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By Catholic Online (NEWS CONSORTIUM)

2/12/2014 (1 year ago)

Catholic Online (

Chronic kidney disease kills thousands, but nobody knows why.

A terrible disease with an unknown cause is stalking the sugarcane workers of Latin America. Known as chronic kidney disease, it kills people daily, and thousands have died in just the past few years. Major sugar producers in the region appear to have little interest in doing anything about it.

Burned for profits: Workers are dying, but those who employ them seem not to care.

Burned for profits: Workers are dying, but those who employ them seem not to care.


By Catholic Online (NEWS CONSORTIUM)

Catholic Online (

2/12/2014 (1 year ago)

Published in Americas

Keywords: sugar cane, workers, chronic kidney disease, ckd, mystery, reason, profits

LOS ANGELES, CA (Catholic Online) - A disease known as chronic kidney disease (CKD) is killing cane workers in Central America. The disease is also prominent in Sri Lanka and India. Although CKD has always been around, it seems to be worsening in these areas, over the past 20 years.

In parts of Nicaragua and El Salvador, the disease is a way of life, and workers on the cane plantations understand that their days are numbered. One community in Nicaragua has been renamed from "La Isla" to "La Isla de las Viudas" or, the Island of the Widows because so many men from the community have died from CKD.

Let us pray for the workers of the world who deliver so much bounty to us. May they prosper in safety.

A report in The Verge has detailed the severity of the situation and provided several images which you can see here.

A cane worker who may now be dead. This worker was in the end stages of kidney failure when his imag

A cane worker who may now be dead. This worker was in the end stages of kidney failure when his image was captured by photographer Ed Kashi.

The cause of the CKD outbreak is unknown, however it seems to be related to sugar cane production in Nicaragua and El Salvador. Many people in these areas are seriously impoverished and they take the work despite the danger because they have virtually no other choice. It is a foregone conclusion that many men who work in the cane fields will die sooner.

Many possible causes have been suggested, such as chronic dehydration of the workers. However, ample water has been provided by the farms that employ them, and dehydration has always been a risk factor in the cane fields since the colonization of the region 500 years ago. Only in the last two decades has CKD emerged as a leading killer.

Other suggestions point to fertilizers and pesticides which contain chemicals that can be harmful in high doses. While workers only ever come into contact with trace quantities of these chemicals, and those quantities are well below safety guidelines, it is possible that the constant exposure could make up for the low-grade dosages and cause CKD.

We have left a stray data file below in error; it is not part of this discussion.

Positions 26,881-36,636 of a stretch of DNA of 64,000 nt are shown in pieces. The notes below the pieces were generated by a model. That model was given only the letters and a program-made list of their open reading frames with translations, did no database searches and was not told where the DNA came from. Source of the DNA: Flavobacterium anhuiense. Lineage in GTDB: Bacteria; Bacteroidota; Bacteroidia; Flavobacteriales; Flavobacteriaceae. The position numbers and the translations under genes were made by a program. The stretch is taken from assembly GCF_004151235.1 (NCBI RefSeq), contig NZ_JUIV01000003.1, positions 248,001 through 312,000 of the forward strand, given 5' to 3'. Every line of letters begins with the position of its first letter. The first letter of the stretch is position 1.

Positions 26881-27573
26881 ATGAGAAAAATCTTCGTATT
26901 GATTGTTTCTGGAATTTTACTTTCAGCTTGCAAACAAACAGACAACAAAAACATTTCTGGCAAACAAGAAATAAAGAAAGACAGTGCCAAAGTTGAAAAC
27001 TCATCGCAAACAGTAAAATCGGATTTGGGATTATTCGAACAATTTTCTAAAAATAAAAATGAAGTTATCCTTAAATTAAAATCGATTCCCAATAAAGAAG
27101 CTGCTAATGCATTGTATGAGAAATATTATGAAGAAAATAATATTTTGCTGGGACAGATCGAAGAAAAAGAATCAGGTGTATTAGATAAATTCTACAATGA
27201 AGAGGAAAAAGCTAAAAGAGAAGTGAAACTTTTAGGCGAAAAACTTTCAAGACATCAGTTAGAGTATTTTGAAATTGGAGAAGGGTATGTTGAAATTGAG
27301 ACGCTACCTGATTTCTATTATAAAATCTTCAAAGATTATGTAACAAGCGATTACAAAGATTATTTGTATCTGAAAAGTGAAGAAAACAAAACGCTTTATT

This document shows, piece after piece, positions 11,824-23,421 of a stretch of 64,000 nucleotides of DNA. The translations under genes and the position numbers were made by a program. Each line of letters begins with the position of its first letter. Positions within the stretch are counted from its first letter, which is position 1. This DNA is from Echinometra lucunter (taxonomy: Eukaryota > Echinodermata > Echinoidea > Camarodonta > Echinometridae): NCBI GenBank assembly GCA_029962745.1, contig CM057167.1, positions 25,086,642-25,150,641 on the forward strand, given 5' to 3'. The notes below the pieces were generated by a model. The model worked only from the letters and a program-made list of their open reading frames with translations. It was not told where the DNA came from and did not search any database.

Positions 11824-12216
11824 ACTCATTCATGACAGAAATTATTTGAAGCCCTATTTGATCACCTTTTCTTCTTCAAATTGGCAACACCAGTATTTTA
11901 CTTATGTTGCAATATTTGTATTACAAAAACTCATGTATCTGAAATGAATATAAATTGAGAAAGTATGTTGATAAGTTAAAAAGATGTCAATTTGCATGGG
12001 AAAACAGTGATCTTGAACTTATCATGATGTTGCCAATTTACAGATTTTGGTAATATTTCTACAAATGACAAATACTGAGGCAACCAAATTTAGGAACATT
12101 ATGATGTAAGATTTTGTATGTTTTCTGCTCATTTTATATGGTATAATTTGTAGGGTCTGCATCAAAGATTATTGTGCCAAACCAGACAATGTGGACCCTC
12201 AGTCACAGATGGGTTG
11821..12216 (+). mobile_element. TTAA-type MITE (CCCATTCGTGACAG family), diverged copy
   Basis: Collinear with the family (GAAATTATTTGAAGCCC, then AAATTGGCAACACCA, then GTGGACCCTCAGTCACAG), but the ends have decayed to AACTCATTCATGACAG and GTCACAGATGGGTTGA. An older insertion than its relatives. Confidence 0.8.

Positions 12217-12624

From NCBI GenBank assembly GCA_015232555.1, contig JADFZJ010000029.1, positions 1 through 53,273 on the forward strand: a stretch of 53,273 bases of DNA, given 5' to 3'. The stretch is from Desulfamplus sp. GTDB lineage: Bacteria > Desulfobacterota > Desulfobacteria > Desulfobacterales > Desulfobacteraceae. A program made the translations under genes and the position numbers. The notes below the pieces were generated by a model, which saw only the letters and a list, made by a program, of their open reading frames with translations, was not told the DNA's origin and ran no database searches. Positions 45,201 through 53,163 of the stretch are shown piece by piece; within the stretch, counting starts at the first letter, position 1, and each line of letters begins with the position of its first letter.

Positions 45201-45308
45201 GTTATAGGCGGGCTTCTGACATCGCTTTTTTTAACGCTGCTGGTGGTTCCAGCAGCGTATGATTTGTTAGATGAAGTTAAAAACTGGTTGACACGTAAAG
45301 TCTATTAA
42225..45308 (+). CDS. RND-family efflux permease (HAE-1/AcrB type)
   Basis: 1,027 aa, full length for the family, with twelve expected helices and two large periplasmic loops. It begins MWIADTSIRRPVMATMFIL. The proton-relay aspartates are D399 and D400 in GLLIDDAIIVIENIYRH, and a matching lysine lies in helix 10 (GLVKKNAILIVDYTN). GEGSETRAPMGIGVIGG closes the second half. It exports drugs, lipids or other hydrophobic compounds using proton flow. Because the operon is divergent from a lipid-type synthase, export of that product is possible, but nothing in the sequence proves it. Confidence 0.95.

However, these theories are only speculation. The causes could have more to do with lifestyle. People in the region appear to have a higher risk of diabetes, and workers often consume greater quantities of sugar than others, because chewing on bits of cane while working can be refreshing.

However, the corporate giants that benefit the most from the region's cane production appear entirely disinterested in addressing the problem. Protests have failed to prompt much response from the corporate entities in the region and farmers ultimately have no choice if they want to work.

The funeral industry is booming, however, a grim fringe benefit of a massive human tragedy.

The casket business is booming as funerals happen daily. Image: Ed Kashi

The casket business is booming as funerals happen daily. Image: Ed Kashi

Those dying in Central America are not the elderly either. According to The Verge, an increasing number of young, otherwise healthy people are falling victim to the disease. The disease kills silently, often reducing a person's kidney function below 10 percent before symptoms appear.

Locals can purchase home dialysis machines, but sanitation and quality remain an issue. Eventually, everyone with the disease dies of it, dialysis or not.

The world benefits tremendously from the labor of these people. Just because they may live thousands of miles away from the end use of their products, or because they are poor, doesn't mean their lives have any less value to us. The world, which benefits from their labor has a sacred obligation to ensure their health. We must demand that sugar suppliers permit studies of their crops and practices, and that healthcare is provided for the people whose literal sacrifice delivers to them so much in profits.

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Pope Francis Prayer Intentions for October 2015
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